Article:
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The 2018 Skin Cancer Index, published by the German medical analyst group Derma.plus, revealed nearly 2500 New Zealanders were diagnosed with skin cancer every year.
Consumer New Zealand chief executive Sue Chetwin said these findings were a concern but not surprising, considering New Zealand still did not have adequate protection in place to try to reduce the risk of skin cancer.
"Unfortunately we have been campaigning for this for along time and we don't seem to getting any traction on the mandatory standards.''
Consumer last year tested 20 sunscreens against the Australia and New Zealand standard and only nine met its SPF label claim.
"Our test found some natural sunscreens only provided low protection.
"One didn't meet high protection or broad spectrum claims and two companies - including one big brand - provided test certificates for similar, but not identical sunscreens,'' Ms Chetwin said.
She said despite the recommendation to slop on sunscreen in order to prevent sunburn, New Zealand classified sunscreen as a cosmetic.
"This is clearly not protecting consumers against the sun's harmful rays.''
In April, New Zealand's non-melanoma skin cancer rates (basal cell carcinoma and squamous cell carcinoma) hit a record high.
Non-melanoma skin cancer was projected to affect 90,000 people this year, up from 67,000 cases in 2006.
Dietrick Abeck, chief medical adviser at Derma.plus, said globally the incidence of both non-melanoma and melanoma skin cancers had increased dramatically over the past decades.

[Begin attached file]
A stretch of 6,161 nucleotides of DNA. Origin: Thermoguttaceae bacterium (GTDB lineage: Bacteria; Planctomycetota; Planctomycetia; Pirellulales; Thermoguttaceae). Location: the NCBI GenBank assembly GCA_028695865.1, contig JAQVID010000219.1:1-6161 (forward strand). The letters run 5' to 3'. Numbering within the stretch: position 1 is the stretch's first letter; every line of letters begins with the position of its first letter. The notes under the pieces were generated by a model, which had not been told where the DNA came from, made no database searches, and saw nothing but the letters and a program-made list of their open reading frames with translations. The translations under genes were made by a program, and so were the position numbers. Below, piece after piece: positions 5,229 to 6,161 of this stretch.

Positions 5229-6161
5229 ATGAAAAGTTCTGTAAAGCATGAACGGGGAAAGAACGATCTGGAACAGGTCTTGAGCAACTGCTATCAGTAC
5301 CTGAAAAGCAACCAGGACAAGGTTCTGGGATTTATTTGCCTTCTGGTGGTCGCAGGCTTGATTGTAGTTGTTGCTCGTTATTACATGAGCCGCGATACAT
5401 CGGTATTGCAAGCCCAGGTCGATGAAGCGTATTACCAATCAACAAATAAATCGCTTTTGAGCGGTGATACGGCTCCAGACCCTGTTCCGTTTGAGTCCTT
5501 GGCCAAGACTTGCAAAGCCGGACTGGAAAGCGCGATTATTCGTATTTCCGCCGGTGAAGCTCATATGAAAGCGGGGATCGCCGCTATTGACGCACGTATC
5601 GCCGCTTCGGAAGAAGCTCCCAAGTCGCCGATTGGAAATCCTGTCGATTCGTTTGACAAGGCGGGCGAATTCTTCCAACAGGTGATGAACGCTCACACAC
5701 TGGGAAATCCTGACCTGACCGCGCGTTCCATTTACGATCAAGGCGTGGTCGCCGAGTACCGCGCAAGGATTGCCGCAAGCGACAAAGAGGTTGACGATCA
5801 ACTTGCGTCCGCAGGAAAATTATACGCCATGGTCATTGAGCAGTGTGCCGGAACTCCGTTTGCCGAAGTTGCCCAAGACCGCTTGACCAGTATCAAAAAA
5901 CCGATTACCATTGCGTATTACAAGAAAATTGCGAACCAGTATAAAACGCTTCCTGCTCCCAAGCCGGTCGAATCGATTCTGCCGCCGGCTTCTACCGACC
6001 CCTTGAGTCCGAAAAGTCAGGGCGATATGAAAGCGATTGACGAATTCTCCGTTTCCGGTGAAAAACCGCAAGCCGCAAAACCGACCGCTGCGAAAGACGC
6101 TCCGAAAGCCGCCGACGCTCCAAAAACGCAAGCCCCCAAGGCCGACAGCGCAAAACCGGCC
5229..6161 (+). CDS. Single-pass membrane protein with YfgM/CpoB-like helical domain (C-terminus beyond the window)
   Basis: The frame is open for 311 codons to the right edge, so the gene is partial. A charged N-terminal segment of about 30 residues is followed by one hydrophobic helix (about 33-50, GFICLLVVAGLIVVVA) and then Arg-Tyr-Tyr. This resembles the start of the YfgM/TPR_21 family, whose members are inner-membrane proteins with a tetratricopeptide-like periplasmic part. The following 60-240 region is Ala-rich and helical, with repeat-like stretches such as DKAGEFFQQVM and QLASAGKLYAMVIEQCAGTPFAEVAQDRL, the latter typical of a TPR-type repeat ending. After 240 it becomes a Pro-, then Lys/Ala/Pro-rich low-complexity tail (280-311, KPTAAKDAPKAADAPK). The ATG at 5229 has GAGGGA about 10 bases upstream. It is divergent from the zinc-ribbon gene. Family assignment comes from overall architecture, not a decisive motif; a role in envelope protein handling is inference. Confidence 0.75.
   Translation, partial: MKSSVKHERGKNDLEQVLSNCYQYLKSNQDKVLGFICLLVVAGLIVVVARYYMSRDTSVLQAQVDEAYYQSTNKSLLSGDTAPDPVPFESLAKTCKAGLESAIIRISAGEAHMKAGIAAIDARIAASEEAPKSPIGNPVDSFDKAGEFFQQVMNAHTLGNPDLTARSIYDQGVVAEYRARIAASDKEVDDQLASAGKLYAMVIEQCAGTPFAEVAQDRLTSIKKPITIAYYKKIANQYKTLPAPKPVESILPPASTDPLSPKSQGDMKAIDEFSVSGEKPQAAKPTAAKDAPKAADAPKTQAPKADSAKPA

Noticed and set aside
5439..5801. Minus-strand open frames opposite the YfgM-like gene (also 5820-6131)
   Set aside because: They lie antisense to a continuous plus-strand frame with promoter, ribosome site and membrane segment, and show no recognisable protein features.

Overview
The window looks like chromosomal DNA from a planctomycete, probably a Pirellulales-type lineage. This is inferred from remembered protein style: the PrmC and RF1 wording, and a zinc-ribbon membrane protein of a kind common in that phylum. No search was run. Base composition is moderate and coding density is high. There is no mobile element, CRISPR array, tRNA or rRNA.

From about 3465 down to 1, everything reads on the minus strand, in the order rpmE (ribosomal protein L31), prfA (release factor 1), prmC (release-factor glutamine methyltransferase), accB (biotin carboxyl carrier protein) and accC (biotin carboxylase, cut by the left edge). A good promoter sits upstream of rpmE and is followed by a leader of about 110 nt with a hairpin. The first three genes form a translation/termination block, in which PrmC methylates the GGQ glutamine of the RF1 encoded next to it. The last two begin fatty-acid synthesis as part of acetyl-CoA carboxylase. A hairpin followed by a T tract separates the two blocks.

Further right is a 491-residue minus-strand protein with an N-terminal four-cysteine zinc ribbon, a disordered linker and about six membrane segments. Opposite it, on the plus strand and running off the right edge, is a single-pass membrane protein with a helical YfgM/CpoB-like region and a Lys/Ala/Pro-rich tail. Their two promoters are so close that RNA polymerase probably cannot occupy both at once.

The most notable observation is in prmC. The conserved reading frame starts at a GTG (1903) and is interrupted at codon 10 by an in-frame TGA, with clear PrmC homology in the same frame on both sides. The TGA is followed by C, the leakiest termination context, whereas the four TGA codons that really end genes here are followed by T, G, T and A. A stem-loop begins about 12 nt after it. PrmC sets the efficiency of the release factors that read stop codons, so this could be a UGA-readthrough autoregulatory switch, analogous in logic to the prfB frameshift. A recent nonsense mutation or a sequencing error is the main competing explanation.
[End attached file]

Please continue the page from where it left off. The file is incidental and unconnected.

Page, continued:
"Worldwide, more than three million non-melanoma skin cancers and 150,000 melanoma skin cancers are diagnosed each year.
"One in every three cancers diagnosed is a skin cancer,'' Prof Abeck said.
For New Zealand, a higher expenditure on treatment showed a lower mortality rate, while Sweden, which has the fourth-highest rate of melanoma, spent more than any of the 62 countries studied.
Ms Chetwin said sunbeds were another big risk.
Using one before the age of 30 could increase the risk of melanoma by 75%.
Like sunscreens, compliance with the sunbed standard was voluntary.
"Existing regulation isn't providing sufficient consumer protection and it's time the government made the sunscreen standard mandatory and banned sunbeds.
"These measures are already in place in Australia and ... it's not good enough our regulations are lagging behind,'' Ms Chetwin said.